Rafael Furcal, SS, LAD - Furcal will miss the next four-to-six weeks with a broken thumb. With all due respect to Jamey Carroll, would it make too much sense to trade for Marco Scutaro (free Jed Lowrie!)?

Barry Zito, P, SF - The Vernon Wells of the National League (as far as contracts go) was seen on crutches with a swollen foot after leaving Saturday's game early. Look for him to miss at least this week's start and possibly more time.

Joe Mauer, C, MIN - Mauer has been dealing with soreness/weakness that looks to be the result of a viral infection. While this doesn't sound good, it seems that modern medicine should be able to clear up his condition and owners should be thankful it's not a structural injury that could cost him significant time.

Mitch Talbot, P, CLE - Talbot was off to a solid start, allowing only two earned runs over 12.1 innings, striking out 11 in the process. An "elbow strain" has landed him on the DL and he's expected to miss up to a month.

Philip Hughes, P, NYY - Did I mention last week that Hughes needed to build up arm strength and work on some long-toss to address his drop in velocity? Hughes landed on the 15-day DL to work on just that and hopefully will right the ship as a result. I'd view now as a good time to buy-low on him.

Wilton Lopez, P, HOU - A strained elbow has landed Lopez on the DL and now makes Mark Melancon the defacto closer if Brandon Lyon loses the role at some point.

Downgrades:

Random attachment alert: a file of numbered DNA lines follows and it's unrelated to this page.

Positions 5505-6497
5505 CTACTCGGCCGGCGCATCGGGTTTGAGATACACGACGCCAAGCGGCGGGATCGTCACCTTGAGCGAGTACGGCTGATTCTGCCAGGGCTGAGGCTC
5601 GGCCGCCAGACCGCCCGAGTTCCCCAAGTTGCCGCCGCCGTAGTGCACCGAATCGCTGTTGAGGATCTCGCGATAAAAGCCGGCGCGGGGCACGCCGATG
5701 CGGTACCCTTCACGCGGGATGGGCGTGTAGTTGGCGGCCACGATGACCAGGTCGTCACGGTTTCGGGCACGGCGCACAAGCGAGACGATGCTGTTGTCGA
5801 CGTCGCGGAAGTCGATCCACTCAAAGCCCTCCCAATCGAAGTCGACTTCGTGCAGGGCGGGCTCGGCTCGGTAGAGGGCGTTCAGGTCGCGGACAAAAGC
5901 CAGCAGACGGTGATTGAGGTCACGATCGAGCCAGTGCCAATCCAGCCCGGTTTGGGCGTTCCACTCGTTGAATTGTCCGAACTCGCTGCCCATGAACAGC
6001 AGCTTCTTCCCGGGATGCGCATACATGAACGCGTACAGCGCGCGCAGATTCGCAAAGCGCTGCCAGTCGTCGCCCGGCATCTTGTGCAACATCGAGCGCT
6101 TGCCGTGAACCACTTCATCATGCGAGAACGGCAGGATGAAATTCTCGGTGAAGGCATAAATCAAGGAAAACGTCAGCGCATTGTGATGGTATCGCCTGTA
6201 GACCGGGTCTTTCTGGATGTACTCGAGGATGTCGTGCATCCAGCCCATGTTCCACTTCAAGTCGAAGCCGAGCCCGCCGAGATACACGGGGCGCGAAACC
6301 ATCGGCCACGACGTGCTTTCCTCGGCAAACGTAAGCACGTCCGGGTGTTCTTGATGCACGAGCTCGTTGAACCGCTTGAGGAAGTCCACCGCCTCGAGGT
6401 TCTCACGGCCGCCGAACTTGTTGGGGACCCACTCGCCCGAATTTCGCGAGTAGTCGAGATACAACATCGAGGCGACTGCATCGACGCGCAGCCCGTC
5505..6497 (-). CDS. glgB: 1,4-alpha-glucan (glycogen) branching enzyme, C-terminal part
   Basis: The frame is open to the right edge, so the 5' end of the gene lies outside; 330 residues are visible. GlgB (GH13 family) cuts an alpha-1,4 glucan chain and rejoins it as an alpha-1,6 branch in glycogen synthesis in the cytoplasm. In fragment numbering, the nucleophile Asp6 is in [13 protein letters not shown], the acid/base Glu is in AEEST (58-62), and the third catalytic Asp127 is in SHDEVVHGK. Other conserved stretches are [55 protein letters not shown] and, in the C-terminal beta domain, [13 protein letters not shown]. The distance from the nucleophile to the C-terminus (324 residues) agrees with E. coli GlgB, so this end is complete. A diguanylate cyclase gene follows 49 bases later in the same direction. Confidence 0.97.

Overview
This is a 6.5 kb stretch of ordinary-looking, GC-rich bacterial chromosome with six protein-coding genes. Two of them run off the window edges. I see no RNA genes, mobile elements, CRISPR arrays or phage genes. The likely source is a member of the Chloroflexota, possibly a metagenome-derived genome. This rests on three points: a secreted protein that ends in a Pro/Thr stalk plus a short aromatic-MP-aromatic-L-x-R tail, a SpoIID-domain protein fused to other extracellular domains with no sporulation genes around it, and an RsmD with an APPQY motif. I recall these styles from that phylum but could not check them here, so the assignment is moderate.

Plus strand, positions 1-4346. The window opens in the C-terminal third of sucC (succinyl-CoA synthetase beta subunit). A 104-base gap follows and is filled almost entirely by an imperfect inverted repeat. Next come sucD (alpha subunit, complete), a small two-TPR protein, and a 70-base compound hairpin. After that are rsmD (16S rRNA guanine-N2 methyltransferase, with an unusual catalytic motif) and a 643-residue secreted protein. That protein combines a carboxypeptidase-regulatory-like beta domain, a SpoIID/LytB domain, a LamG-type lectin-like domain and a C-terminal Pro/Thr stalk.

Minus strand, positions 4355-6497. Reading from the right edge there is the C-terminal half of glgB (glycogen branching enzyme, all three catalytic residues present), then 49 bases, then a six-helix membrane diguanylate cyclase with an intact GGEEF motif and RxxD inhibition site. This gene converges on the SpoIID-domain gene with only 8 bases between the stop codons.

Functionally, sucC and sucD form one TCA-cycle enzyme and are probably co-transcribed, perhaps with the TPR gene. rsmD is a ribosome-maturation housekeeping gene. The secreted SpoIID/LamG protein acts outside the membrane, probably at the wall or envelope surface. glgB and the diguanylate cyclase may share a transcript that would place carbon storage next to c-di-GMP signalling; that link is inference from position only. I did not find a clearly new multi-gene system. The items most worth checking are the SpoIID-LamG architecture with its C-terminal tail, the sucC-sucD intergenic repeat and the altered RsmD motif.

Derek Jeter, SS, NY - Jeter made the dubious distinction of being listed in my preseason "busts" column for the site. I was concerned that everyone dismissed the possibility that he could be on the decline after last year's (a contract year) horrible output. Jeter has done nothing to show last year was an anomaly, posting a .240 batting average thus far. Even more worrisome is the fact that he's gotten one extra base hit - a double- through his first 57 plate appearances. This has led to a paltry .020 ISO stat for you advanced numbers guys. Jeter has been a ground ball machine at the plate, hitting 77.8% of balls in play on the ground. Conversely, his line drive rate has dipped the previous two seasons until this year from 20.3% to 16.1% to 8.9%. Brett Gardner's slow start is the only thing keeping Jeter at the top of the lineup but that will change if Jeter keeps up his out-inducing ways.

Joe Nathan, P, MIN - Nathan suffered back-to-back blown saves against Tampa Bay and doesn't look to be all the way back from Tommy John surgery. His average fastball is down to 91.3 mph, which is 2.3 mph less than he was throwing in 2009 when he was healthy. As a result, Matt Capps has been named in closer for now while Nathan works out his problems.

Kevin Kouzmanoff, 3B, OAK - Kouzmanoff is a perfect example of why you shouldn't put too much stock into spring stats. After hitting .413 in the spring with two home runs, Kouzmanoff has only batted .182 with a 7:0 K:BB ratio to start the season. As a result he's started to lose playing time to Andy LaRoche for the A's. Aside from the fantasy perspective, he's got the second worst fielding percentage (.895, four errors) at the hot corner in all of baseball. Don't be surprised if he loses more and more playing time to LaRoche.